The celebration of July 4th and all things loud and noisy has already begun here in Wisconsin. And so have the thunderstorms. We’ve had at least three major thunderstorms so far, and no doubt more are to come. That’s why the next section summarizes a post from 2009 with specifics about helping noise phobic dogs:
First and Foremost, try Counter Classical Conditioning: In this paradigm (described in a general sense in The Cautious Canine), you pair something the dog adores (food or play best) with a damped down version of what scares him. Your goal is to condition your dog to associate thunder with something he loves, so that his emotional response to the loud noise is “Oh boy!” rather than “Oh No!” To get this to work, you need to start at whatever stimulus first elicits any sign of fear in the dog. Don’t wait til they are terrified and then offer food—it won’t work.
Pheromone Therapy: I’ve had several clients who had good success with Dog Appeasing Pheromone, or DAP, which is an artificial replicate of the pheromone produced between the mammary glands of a lactating bitch. It is species-specific and has no detectable odor and has the huge advantage of requiring you only to buy it and plug it in. Period.
Acupuncture/Acupressure: I’ve never used this specifically for thunder phobia, but as I’ve said earlier, I have used it for a variety of problems with good success.
Wraps: The theory here is that swaddling provides a sense of comfort and safety. More specifically, the speculation is that the continuous neuronal stimulation of the wrap on the dog’s body at minimum distracts him from his fear (a process often called “overshadowing,” in which one stimulus modality dominates an animal’s nervous system) or at best, creates the production of endorphins that de-activate the amygdala and create a sense of calm.
A Safe Place: I wrote in For the Love of a Dog about a dog whose job was to protect acres of vegetables from deer, and who became so afraid of thunder he’d run through the electric fence and risk his life on the county highway. I designed, and the owners built, a ‘safe house’ for him. His dedicated human, Barb, spent many a wild night hunkering in his straw-covered cave giving him chicken in storms. It worked incredibly well, but it took one amazing woman about two months of dashing 200 yards across the lettuce and beans to get to the safe house before the thunder started!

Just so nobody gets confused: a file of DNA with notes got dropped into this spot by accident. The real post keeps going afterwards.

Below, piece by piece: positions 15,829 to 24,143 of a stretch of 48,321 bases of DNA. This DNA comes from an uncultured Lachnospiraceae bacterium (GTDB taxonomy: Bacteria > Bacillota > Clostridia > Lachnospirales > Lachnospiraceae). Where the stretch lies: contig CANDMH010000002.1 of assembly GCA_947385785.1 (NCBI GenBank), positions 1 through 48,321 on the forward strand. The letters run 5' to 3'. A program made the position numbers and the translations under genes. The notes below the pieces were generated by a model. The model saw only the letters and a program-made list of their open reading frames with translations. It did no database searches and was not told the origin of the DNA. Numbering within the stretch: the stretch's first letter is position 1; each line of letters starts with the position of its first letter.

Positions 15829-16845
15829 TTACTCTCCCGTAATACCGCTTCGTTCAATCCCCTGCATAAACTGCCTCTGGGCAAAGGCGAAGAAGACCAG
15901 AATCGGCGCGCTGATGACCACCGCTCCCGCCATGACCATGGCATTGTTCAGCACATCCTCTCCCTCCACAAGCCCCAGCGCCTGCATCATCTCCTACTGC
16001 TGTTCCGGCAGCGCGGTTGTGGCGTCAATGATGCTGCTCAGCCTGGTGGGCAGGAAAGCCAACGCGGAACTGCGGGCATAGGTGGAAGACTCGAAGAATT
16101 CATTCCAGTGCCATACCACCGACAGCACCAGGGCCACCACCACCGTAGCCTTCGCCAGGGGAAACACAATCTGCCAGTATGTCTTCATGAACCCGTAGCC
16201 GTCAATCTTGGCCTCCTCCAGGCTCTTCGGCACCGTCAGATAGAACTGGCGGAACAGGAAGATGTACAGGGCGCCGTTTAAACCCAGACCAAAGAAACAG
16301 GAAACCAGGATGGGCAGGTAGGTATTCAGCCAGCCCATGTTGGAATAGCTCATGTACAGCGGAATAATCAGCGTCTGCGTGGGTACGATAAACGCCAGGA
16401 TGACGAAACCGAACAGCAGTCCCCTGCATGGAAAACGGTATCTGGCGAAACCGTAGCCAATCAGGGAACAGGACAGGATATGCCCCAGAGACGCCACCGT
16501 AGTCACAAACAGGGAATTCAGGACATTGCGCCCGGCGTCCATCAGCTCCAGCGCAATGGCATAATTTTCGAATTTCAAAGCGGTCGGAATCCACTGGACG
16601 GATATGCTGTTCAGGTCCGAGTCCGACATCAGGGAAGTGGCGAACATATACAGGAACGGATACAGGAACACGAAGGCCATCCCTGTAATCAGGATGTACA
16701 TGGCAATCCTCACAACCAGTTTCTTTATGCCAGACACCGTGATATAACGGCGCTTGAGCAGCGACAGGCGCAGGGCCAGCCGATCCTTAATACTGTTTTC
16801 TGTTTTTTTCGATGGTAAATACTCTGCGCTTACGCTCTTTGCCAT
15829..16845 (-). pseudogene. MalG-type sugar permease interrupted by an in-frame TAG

Safe houses can be created inside houses too… I’ve had several clients who did the counter conditioning in a roomy closet or sound-insulated dog house, and ended up with a dog who was still a bit nervous about thunder, but simply went to her safe house and curled up and slept through the storm.
Eliminating Static Electricity: Nicolas Dodman suggested a few years ago that part of a dog’s fear of thunder storms could be due to static electricity. One of the blog readers commented that she, in desperation, wiped her dog’s coat with an anti-static dryer sheet, and that it seemed to help. Interesting… I know that Tufts was doing a study of Storm Defender (a wrap that is designed to dispel static electricity), but I haven’t seen the results yet. Any one seen any studies on this?
The list goes on.... there are so many things that people have tried. Claudeen McAulifee has a good booklet on treatments from homeopathy to flower essences to melatonin, etc. It’s called the Big Bang! and it’s the only booklet I know of exclusively on the topic of noise phobias. She doesn’t talk about counter conditioning, but goes through many different kinds of non-intrusive treatments (including the use of pink light…… interesting!).
And last, but not at all least, Medication: Serious cases of thunder phobia can be life threatening. I’ve had clients whose dogs ran away, and weren’t found for days, and clients whose dogs jumped out of second story windows, mutilating their bodies in the process. I wouldn’t hesitate to suggest that someone talk to their veterinarian about using medication as a supplement to counter conditioning or other methods if their dog has a serious case of noise phobia. In the most serious cases the veterinarians I’ve worked with have prescribed both a tricyclic antidepressant (like clomicalm) and a fast-acting tranquilizer (like diazepam).